Microsoft's "significant" announcement on February 21 turns out to be not so significant at all. Microsoft is promising -- for the umpteenth time -- that it will share all the protocols and programming interfaces needed to allow interoperability between its products and others.
Why is Microsoft going through the motions yet again? It's all about next week. From February 25 to 29, ISO is slated to hold a long-awaited ballot-resolution meeting regarding whether or not Microsoft's Office Open XML (OOXML) document format should be awarded ISO standards status.
On February 21, Microsoft pledged that it will adhere to four new "interoperability principles." The four:
1. ensuring open connections 2. promoting data portability 3. enhancing support for industry standards 4. fostering more open engagement with customers and the industry, including open source communities.
Yes, this is from the company who has been using threats of potential lawsuits to try to deter customers from using Linux (unless it is a brand of Linux whose vendor has signed a patent-protection agreement with Microsoft). A company which had to be forced by the European Commission to open up its server-communications protocols so that Samba and others could make their products interoperate with Windows. And a company that recently published its old Office document formats because doing so was a an ISO request.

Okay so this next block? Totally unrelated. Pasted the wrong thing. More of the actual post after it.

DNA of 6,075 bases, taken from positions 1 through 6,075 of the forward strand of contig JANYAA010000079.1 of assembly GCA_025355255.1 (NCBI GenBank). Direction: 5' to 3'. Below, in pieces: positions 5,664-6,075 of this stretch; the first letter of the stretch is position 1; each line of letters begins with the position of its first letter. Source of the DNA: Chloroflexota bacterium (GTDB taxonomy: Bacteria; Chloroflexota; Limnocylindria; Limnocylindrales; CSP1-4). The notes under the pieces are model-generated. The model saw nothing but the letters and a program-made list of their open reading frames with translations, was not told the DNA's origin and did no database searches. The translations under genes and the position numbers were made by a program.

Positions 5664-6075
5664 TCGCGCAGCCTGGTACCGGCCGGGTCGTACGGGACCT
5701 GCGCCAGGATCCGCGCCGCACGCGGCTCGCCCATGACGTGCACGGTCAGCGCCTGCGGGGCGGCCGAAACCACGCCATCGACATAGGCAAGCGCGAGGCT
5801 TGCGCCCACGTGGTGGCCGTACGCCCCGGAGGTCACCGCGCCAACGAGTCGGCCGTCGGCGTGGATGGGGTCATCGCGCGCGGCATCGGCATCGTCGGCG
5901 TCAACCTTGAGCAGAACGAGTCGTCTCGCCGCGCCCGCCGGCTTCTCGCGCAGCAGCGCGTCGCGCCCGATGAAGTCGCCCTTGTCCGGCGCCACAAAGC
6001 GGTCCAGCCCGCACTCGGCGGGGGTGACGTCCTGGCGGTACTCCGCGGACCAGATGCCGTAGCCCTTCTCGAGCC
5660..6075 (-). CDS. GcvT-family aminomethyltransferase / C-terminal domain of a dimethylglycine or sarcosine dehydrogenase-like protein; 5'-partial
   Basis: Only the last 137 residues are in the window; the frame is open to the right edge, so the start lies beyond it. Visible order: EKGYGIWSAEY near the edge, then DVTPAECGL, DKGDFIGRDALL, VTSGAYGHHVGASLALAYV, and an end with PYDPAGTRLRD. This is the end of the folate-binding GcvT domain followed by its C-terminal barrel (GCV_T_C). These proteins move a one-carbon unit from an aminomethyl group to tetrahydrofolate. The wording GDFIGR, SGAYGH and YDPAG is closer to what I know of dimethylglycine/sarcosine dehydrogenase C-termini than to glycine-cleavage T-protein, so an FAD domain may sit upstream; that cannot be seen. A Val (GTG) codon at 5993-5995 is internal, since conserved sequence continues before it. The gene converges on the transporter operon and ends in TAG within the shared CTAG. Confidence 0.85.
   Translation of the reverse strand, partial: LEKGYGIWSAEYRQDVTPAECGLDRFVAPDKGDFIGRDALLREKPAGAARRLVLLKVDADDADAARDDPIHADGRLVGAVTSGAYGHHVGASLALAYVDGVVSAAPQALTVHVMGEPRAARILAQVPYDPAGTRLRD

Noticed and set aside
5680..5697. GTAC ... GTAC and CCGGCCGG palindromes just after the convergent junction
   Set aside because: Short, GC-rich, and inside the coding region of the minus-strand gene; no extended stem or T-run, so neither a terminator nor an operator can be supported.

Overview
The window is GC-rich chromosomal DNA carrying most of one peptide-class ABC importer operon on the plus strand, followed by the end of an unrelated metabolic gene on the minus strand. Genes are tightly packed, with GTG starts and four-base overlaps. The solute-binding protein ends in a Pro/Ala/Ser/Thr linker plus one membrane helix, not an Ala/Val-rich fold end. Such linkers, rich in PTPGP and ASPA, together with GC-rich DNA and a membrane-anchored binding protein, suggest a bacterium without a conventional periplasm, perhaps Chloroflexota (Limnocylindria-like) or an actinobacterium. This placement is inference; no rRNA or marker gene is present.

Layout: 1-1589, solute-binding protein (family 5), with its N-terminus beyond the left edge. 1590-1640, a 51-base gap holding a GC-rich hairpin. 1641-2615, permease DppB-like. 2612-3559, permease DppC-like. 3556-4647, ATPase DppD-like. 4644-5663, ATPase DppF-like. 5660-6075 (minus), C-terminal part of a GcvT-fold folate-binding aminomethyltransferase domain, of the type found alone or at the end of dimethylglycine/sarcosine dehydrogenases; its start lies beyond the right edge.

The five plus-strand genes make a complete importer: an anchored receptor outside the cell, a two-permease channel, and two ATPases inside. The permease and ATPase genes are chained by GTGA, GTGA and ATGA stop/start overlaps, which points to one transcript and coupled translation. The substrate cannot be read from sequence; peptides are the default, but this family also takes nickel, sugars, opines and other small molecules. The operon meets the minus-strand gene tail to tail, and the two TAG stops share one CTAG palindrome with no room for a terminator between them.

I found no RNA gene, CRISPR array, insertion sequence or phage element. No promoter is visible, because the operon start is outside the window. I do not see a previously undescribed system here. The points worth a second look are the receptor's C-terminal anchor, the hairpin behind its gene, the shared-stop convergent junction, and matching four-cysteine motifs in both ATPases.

Microsoft is really pulling out all the stops to make sure OOXML gets the ISO standards nod. Losing lucrative government contracts here and abroad that require "open" standards would be no financial joke for the company.
I believe there are individuals at Microsoft who understand that interoperability is important to customers. But until Microsoft shows a real change in its behaviors around interoperability, I see pledges like these as little more than the same-old rhetoric.
What about you? Do you see anything new or tangible in Microsoft's February 21 interoperability pledges?